In mankind's relentless quest for prosperity, nature has suffered great damage. It has been treated as an inexhaustible reserve of resources. The indefinite scale of global expansion is still continuing and now the earth's very survival is under threat. But against this exploitation of nature, there is the concept of entropy that places a finite limit on the extent to which resources can be used in any closed system, such as our planet. Considering the impact of entropy, Entropy Law, Sustainability, and Third Industrial Revolution examines the key issues of sustainability – social, economic, and environmental. It discusses the social dimension of sustainability, showing how it is impacted by issues of economic inequality, poverty, and other socio-economic and infrastructural factors in the Indian context. It also highlights how Indian households suffer from clean energy poverty and points to the inequality in distribution of different fuels and of fuel cost among households. It assesses India's power sector and its potential to be a significant player in bringing the third industrial revolution in India by replacing fossil fuels to new renewables. It concludes by projecting power sector scenarios till 2041-42 achievable through alternative, realizable policy with respect to energy conservation and fuel substitution, and thus paving the way for green power.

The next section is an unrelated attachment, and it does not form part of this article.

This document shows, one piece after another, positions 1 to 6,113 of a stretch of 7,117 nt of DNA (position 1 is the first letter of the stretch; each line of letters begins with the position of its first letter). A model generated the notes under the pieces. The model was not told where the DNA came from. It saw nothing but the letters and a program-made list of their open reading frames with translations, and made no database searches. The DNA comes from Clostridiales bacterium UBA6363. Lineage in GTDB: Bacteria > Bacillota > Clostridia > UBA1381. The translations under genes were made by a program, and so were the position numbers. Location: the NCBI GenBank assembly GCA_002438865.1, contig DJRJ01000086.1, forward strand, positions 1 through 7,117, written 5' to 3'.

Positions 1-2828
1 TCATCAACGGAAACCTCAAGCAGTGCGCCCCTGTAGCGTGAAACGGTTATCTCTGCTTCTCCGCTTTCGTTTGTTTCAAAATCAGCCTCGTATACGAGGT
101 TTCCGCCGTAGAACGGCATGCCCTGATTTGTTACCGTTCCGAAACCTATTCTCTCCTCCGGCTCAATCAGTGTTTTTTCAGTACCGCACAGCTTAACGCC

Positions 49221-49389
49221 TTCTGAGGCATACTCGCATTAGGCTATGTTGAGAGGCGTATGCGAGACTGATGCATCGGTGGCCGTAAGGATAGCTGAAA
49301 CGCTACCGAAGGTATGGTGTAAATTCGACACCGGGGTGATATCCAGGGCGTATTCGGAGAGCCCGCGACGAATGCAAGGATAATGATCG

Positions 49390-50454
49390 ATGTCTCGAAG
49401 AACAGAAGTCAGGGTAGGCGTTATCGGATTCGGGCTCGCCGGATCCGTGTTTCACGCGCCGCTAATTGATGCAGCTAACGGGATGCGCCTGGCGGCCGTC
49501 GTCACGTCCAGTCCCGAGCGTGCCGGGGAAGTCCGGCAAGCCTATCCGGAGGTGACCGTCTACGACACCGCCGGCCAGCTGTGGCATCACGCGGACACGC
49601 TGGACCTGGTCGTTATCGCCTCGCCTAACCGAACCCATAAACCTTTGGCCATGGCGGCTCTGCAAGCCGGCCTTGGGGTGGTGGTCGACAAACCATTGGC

List of Tables
List of Figures
List of Abbreviations
Part I Entropy Law and Revisiting Sustainable Development
1. Entropy Law, Social Sustainability, and Development Policy
2. Indicators of Social Sustainability: Poverty, Inequality, and Social Tension
3. Crime, Inequality, and Poverty
4. Human Development, Environmental Sustainability, and Index of Overall Development
5. Interdependence among Stages of Economic Development, Human Development, and the Natural Environment
Part II Third Industrial Revolution and Sustainable Development of India's Power Sector
6. Energy, Sustainability, and Third Industrial Revolution
7. The Electrical Energy Scenario in India
8. Transition from Fossil Fuel-Based Power to Renewable Energy
About the Author
Ramprasad Sengupta is an emeritus professor of economics at the Centre for Economic Studies and Planning at the School of Social Sciences, Jawaharlal Nehru University (JNU), New Delhi.